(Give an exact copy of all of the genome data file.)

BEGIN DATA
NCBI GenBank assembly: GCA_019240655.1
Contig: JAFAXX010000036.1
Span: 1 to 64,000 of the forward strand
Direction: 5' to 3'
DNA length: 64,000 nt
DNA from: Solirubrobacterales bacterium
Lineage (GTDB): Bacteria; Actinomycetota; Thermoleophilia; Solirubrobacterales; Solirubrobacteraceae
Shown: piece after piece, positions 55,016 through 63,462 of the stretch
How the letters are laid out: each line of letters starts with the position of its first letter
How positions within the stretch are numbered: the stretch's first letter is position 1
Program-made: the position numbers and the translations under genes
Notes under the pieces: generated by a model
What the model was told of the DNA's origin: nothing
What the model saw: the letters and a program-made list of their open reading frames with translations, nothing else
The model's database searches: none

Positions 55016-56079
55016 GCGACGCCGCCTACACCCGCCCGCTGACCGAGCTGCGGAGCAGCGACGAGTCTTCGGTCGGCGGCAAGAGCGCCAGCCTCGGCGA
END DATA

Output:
NCBI GenBank assembly: GCA_019240655.1
Contig: JAFAXX010000036.1
Span: 1 to 64,000 of the forward strand
Direction: 5' to 3'
DNA length: 64,000 nt
DNA from: Solirubrobacterales bacterium
Lineage (GTDB): Bacteria; Actinomycetota; Thermoleophilia; Solirubrobacterales; Solirubrobacteraceae
Shown: piece after piece, positions 55,016 through 63,462 of the stretch
How the letters are laid out: each line of letters starts with the position of its first letter
How positions within the stretch are numbered: the stretch's first letter is position 1
Program-made: the position numbers and the translations under genes
Notes under the pieces: generated by a model
What the model was told of the DNA's origin: nothing
What the model saw: the letters and a program-made list of their open reading frames with translations, nothing else
The model's database searches: none

Positions 55016-56079
55016 GCGACGCCGCCTACACCCGCCCGCTGACCGAGCTGCGGAGCAGCGACGAGTCTTCGGTCGGCGGCAAGAGCGCCAGCCTCGGCGA